Opinion

How to drive culture change on fire safety in construction

Construction needs a culture change on fire safety, argues Gavin Skelly (Image: Fire at a house under construction, Dreamstime)
Construction needs a culture change on fire safety, argues Gavin Skelly (Image: Fire at a house under construction, Dreamstime)
Construction businesses will only embrace culture change when they see tangible reasons to adopt it, argues Gavin Skelly.

The evidence presented during the Grenfell Tower Inquiry can only be described as harrowing.

The many events that conspired to create the disaster in the early hours of 14 June 2017 all have regrettable similarities: A lack of moral integrity; the simple ignorance of what could actually happen; the race to the bottom.

The problem we are facing in the post-Grenfell era is that as terrible as that tower fire was, the approach to responsible procurement still seems to be the same.

Erosion of public trust

Public trust has been eroded through further tower fires, EWS1 and the cladding crisis. The government seems to be in turmoil about how to deal with it. The image of the construction industry is once again a victim of its own circumstances, with many voices proclaiming it will never change.

Procurement of fire safety is seen as an opportunity to make money: a chance to procure minimum standards at a preferable cost. Construction businesses fear that taking responsibility could damage deals or lose tenders. We need to change that narrative.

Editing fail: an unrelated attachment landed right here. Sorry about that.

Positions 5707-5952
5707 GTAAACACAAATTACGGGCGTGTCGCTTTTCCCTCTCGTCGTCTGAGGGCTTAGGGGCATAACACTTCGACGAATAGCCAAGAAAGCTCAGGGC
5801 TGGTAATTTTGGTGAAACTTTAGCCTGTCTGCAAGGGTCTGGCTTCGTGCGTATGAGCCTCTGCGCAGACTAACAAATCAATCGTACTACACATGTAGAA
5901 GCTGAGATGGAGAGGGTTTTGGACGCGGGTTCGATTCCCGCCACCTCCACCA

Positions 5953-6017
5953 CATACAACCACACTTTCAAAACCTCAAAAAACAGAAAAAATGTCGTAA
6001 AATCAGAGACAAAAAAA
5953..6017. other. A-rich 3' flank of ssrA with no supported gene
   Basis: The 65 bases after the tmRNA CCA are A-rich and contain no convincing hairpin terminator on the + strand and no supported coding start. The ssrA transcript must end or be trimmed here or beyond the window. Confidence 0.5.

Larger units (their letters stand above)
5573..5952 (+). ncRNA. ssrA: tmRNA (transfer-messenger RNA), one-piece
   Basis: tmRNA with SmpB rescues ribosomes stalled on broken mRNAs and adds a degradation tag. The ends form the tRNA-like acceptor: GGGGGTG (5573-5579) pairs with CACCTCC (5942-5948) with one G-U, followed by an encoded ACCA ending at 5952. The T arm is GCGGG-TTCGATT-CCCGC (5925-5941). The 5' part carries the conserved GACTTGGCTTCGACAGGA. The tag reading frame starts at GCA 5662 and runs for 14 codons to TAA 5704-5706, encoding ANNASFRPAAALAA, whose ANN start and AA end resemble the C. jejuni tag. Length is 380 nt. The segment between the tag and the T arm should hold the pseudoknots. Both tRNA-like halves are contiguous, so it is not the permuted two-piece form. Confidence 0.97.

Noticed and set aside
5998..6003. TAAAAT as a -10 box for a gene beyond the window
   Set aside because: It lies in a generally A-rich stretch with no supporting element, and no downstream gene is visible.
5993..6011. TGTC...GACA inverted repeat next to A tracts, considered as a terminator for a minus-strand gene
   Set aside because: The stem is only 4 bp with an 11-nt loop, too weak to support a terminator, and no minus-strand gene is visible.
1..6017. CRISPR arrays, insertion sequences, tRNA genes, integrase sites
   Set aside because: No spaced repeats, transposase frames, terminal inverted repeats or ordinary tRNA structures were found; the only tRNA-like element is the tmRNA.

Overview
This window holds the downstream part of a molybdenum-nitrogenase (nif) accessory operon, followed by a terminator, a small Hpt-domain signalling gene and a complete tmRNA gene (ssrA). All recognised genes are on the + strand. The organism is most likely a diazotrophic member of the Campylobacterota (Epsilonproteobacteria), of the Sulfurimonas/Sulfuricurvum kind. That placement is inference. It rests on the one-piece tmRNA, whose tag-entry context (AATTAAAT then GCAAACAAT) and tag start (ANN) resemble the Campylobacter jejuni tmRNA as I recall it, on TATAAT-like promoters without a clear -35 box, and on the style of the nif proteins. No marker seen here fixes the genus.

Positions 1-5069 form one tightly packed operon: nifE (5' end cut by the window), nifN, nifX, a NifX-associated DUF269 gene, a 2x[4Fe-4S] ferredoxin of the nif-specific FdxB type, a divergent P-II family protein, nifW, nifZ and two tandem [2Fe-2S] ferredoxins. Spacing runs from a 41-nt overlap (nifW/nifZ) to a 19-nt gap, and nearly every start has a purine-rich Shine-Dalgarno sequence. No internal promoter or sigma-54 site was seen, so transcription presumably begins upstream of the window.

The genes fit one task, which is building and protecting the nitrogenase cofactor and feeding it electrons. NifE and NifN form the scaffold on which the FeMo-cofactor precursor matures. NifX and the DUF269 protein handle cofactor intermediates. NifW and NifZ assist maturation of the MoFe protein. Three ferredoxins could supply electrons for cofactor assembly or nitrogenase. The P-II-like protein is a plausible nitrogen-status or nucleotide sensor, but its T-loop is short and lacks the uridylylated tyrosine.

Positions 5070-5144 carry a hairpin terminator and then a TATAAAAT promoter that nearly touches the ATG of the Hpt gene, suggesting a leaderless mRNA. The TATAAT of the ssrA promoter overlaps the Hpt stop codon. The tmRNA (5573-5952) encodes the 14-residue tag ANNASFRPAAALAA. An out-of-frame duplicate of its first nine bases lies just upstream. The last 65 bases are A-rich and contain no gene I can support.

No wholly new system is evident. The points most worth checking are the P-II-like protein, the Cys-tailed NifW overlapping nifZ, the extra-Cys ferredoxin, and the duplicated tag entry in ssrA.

Responsible procurement

Post-Grenfell, responsible procurement is a huge USP. The public are looking for safety as a standard, as they are now fully aware of what unsafe looks like. But how? How do you create that USP and make it a market driver? How do you make your responsible approach valuable?

Start by giving it a recognisable identity, one that can transcend the boundaries of the many sectors that have an obligation to keep people safe. It’s not just about construction, it’s about every single business or organisation that creates, owns or operates a building that people reside, work or socialise in. All standing under one simple banner. There is strength in unity, and the stronger that identity is, the easier it is to identify those who would seek to coerce its principles.

Construction’s Hippocratic Oath

The principle of a moral code is not new. The medical profession has used one for 2,500 years, where fully qualified doctors and surgeons still to this day sign the Hippocratic Oath to say they will do no harm. What’s the difference between the harm a doctor can do to a patient and the harm a developer or contractor or landlord can do to a resident by immoral choices or actions? There is none.

Regulations and accreditations are fine and most definitely required. But until we can influence the moral choice to put people’s lives before financial gain, those that say things will never change are probably right.

Making this moral USP a market force brings in a level of self-policing. If this USP becomes something the public demand, something they can recognise, then suddenly the moral choice matters more than it ever did. You need this to trade, so you need to stay in the game. Losing this USP can put you in a perilous position in the marketplace. Losing it due to immoral behaviour would identify the business as a risky actor.

A signal of moral intent

The public need a cross sector, easily understandable, easily translatable sign of good moral intent. This sign needs to provide peace of mind in whatever context it appears. It needs to say we are aware of our obligations and we have been tested on these obligations. It needs to convey the responsibility that many across the sectors who are responsible for end user safety will already profess to have.